It was suggested that these conditions be preliminary to our acceptance of the Potsdam terms (Brooks, 77).


This question, as a result of the deadlock, was placed before the Emperor.  Emperor Meiji said, “But it does not matter what will become of me.  Determined, as I have stated, I have decided to bring the war to an end immediately.  For this reason I agree with the foreign minister’s proposal” (Brooks, 108).  The important thing here is even after the use of the atomic bomb the Japanese leaders were still divided.  If they were divided after the atomic bomb was used they most certainly would have been divided before its use.  The use of the atomic bomb, regardless of the Emperor’s previous position convinced the Emperor that surrendering was in Japan’s best interest and allowed the Emperor to help end the war 

The atomic bomb allowed Japan to surrender.  It convinced the Emperor to intervene and break the deadlock in favor of accepting the Potsdam Declaration.  Why did the Emperor finally intervene?  When he originally urged his officials to accept the terms and surrender for Japan's better good he gave three reasons: "a collapse of domestic morale” and two military concerns: “inadequate preparation to resist the invasion and the vast destructiveness of the atomic bomb and the air attacks”  (Frank, 345).  There was no mention of the Soviet intervention, and two of his three reasons related to the atomic bomb: "collapse of domestic moral [as a result of] the vast destructiveness of the atomic bomb…." It is true, however, that later on August 14 when he restated his position he did cite both the Soviet Union's intervention and "scientific power" (Frank, 345).  This time he did mention the Soviet Union, but the Emperor still mentioned the atomic bomb.  Therefore, there is no logical way one could conclude that the atomic bomb was not a major factor in his decision to intervene:

Neither the use of the atomic bomb or the Russian entry into the war convinced Japan to surrender.  However the shock of both, especially the use of the atomic bomb gave the people the opportunity and the Emperor a sense of urgency to become involved which allowed people to involve him which may have ended the war. (Sigal, 279).


The atomic bomb allowed the military establishment an honorable way out of the war. Suzuki’s analysis: “If military leaders could convince themselves that they were defeated by the power of science but not by lack of spiritual power or strategic errors, they could save face to some extent” (Frank, 347). Japanese officials were able to believe that they were not ruined by a lack of honor, but by science.


Truman’s main motivation for using the atomic bomb was to force Japan to surrender.  Some revisionist historians have suggested that Truman unnecessarily prolonged the war in order to use the atomic bomb.  Truman may have delayed the Soviet Union’s entrance into the war, but he had commendable reasons.  If the Soviet Union participated in Japan’s defeat Stalin would expect post-war concessions.  Once Truman knew that the United States possessed the atomic bomb he hoped to use this technology to defeat Japan without the high cost of Stalin’s assistance.  Nevertheless, the Soviet Union's entrance into the war, in and of itself, would not have been enough to force Japan’s surrender, because it did not interfere with Japan’s plan for one glorious military battle to break America’s will to continue the war.  Truman could not modify the demand for unconditional surrender because it had gained too much momentum.  The Emperor was extremely unpopular in America and Truman was concerned about a political backlash if he went against Roosevelt’s call for unconditional surrender.  Likewise, in Japan, Truman feared that this clarification could actually inspire the Japanese to fight on and give them the false hope that the United States would allow Japan to end the war on terms better than unconditional surrender.  This danger was real as Suzuki used the Potsdam Declaration, which did not modify the terms of unconditional surrender, to support the idea that the United States' resolve was weakening.  Additionally, Japan’s “rejection” of the Potsdam Declaration and intercepted cables further led Truman to believe that Japan was not on the verge of surrendering.  In the end it was the atomic bomb, perhaps coupled with the Soviet Union’s invasion, which led to the end of the war.  When Emperor Hirohito finally surrendered he cited the atomic bomb in both surrender speeches and the Soviet invasion in one.  The atomic bomb played a key role in convincing the Emperor to surrender.   The use of the atomic bomb was both justified and necessary to draw the war to a rapid and definite conclusion.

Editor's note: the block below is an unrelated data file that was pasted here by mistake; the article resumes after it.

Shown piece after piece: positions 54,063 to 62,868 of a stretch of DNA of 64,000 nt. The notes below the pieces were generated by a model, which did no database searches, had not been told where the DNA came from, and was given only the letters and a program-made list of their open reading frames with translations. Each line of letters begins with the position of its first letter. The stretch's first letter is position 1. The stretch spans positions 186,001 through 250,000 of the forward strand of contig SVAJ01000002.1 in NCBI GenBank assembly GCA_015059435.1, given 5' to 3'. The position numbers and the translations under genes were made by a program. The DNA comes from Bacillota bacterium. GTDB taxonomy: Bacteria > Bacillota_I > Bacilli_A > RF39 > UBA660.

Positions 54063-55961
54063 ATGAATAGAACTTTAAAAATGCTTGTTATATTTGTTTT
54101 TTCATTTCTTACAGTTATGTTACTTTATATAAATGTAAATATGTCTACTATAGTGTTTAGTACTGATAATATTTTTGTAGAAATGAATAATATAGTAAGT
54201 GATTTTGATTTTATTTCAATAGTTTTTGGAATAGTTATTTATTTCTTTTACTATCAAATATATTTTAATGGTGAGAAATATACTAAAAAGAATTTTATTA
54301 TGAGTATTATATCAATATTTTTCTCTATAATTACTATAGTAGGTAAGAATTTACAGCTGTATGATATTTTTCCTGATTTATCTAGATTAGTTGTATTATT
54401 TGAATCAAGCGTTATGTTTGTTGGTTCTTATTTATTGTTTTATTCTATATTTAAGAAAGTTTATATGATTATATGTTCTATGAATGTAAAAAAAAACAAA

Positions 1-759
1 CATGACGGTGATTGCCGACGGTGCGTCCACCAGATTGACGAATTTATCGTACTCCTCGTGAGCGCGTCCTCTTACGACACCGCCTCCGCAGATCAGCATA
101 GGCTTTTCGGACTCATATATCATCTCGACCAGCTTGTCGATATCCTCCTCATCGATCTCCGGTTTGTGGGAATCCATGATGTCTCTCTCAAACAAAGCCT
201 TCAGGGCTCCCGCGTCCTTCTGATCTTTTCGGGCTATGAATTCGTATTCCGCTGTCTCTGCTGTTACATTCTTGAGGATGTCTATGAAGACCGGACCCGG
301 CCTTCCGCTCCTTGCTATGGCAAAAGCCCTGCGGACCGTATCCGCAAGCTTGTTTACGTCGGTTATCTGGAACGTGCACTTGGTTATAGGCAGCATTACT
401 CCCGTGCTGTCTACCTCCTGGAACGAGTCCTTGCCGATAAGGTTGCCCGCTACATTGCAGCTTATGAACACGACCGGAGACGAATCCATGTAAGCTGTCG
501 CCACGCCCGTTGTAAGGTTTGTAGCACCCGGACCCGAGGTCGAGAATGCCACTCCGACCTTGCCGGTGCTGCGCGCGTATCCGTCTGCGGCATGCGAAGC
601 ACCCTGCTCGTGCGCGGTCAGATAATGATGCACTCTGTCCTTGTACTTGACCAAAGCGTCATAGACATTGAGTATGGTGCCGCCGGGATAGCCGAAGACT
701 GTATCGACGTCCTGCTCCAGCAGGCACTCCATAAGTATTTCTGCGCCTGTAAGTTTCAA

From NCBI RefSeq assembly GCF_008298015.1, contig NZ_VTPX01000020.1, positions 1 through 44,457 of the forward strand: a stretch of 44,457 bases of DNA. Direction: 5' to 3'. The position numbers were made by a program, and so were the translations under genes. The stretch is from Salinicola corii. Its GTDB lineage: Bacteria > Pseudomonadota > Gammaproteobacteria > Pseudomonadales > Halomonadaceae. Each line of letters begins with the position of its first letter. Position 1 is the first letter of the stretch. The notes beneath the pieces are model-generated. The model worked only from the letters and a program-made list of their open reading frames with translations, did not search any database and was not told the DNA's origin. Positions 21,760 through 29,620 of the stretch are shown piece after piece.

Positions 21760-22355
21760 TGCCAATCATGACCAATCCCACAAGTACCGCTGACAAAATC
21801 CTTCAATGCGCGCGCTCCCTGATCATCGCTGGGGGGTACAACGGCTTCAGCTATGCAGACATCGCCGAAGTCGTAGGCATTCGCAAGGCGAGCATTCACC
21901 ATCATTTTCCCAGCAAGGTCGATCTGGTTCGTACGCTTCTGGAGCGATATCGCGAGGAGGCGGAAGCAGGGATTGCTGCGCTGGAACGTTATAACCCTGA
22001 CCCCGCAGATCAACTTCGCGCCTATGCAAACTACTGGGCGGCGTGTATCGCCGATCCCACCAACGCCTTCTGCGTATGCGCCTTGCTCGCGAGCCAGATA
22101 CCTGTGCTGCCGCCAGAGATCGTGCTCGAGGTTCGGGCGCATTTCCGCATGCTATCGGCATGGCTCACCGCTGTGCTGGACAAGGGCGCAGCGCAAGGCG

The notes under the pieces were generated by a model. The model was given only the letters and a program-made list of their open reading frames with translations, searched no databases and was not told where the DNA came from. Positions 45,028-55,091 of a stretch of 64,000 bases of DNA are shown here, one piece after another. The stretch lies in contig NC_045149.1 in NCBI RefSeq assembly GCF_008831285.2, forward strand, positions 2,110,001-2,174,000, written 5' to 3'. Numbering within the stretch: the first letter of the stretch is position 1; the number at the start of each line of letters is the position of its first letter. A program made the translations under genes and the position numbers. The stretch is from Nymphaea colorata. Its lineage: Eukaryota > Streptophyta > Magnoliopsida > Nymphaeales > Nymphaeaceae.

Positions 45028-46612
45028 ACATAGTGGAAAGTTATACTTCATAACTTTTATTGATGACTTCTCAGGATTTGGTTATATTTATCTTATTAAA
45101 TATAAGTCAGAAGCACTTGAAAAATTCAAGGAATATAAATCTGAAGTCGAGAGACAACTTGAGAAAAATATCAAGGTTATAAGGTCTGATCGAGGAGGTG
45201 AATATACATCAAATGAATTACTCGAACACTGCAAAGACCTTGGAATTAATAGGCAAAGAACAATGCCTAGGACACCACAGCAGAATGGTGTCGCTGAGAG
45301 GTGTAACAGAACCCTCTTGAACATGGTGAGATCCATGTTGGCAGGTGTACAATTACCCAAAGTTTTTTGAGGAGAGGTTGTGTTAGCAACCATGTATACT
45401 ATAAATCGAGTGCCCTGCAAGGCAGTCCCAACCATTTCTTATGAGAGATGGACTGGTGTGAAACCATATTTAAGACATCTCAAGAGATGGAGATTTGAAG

Alperovitz, Gar. The Decision to Use the Atomic Bomb. Random House, New York, 1995.


Bix, Herbert P. "Japan's Delayed Surrender: A Reinterpretation." Hiroshima in History and Memory. Michael J. Hogan ed. Cambridge University Press, 1996.


Brooks, Lester. Behind Japan’s Surrender. De Gustibus Press, Connecticut, 1968. "The Cost of the Manhattan Project" (5 Dec. 2000).


Butow, Robert J. C. Japan’s Decision to Surrender. Stanford University Press, California, 1954.


Frank, Richard B. Downfall: the End of the Imperial Japanese Empire. Random House, New York, 1999.


Sherwin, Martin J.  A World Destroyed: the Atomic Bomb and the Grand Alliance. Random House, New York, 1975."In Their Words: Scientists, leaders talk about science, the war and the bomb." (5 Dec. 2000).


Sigal, Leon V. Fighting to a Finish: the Politics of War Termination in the United States and Japan. Cornell University Press, New York, 1988.